This issue was also covered in more depth in our recent insight piece, the recruitment pinch.

    Head of the firm’s Employment and HR team, Catherine Daw, commented: “Whilst many employers are facing challenges, there are some positive steps with a number of Kent’s employers focussing on developing opportunities for existing staff and having structured development plans.

    “In our experience incentives can offer a short-term benefit but long-term retention comes from shared values and clear opportunities for employee development and progression.”

    Soaring inflation

    Inflation is at its highest level for over four decades and is predicted to increase further. Rapidly increasing energy costs and conflict in Ukraine are largely to blame, with constrained supply chains adding further challenges. In October the cost of living is set to increase further, with Scottish Power’s Keith Anderson using the term ‘horrific’ to describe what is to come later in the year.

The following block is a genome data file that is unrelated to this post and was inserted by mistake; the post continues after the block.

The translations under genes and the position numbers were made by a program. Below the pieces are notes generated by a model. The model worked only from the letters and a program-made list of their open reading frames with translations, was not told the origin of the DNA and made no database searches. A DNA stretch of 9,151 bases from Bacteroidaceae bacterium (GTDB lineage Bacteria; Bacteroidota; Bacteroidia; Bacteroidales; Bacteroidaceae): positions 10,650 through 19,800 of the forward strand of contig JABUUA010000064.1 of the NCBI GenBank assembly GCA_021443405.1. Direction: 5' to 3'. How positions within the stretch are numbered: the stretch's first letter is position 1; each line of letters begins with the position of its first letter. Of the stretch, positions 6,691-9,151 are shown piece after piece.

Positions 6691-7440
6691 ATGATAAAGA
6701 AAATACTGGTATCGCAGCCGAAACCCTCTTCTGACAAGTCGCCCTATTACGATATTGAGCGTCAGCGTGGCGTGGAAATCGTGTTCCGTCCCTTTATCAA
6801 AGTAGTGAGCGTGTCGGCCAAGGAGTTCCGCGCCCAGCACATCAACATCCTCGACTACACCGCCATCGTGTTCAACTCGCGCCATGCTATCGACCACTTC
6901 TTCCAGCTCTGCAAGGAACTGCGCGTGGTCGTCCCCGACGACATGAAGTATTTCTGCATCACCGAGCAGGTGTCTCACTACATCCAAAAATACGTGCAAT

The survey of business leaders at the event found that 92% of businesses are currently facing increased costs, with 82% reporting increases of up to 25%. Nearly two thirds of those surveyed intend to pass on those increased costs to their customers. This will continue to push the cost of living and the rate of inflation until costs stabilise.

    A concern is the inevitable impact this is expected to have on profitability. Three quarters of the businesses surveyed expect profitability to fall, with 64% expecting profits to be up to 25% lower this year.

    Managing change

    Many business leaders have proven adept at managing change in the face of the global pandemic, and having to pivot and adapt their service offering at often very short notice.

    One aspect of change that will continue for the foreseeable future is the widespread adoption of hybrid working patterns. 75% of businesses who were surveyed are operating hybrid working arrangements with just 21% fully in the office or workplace.

    Whilst certain politicians fear the impact hybrid working might have on productivity, just over a fifth (21%) of Kent business leaders surveyed at the event actually reported increased productivity. Of those surveyed, 36% said it has stayed the same, and an equal number feel hybrid working has reduced productivity.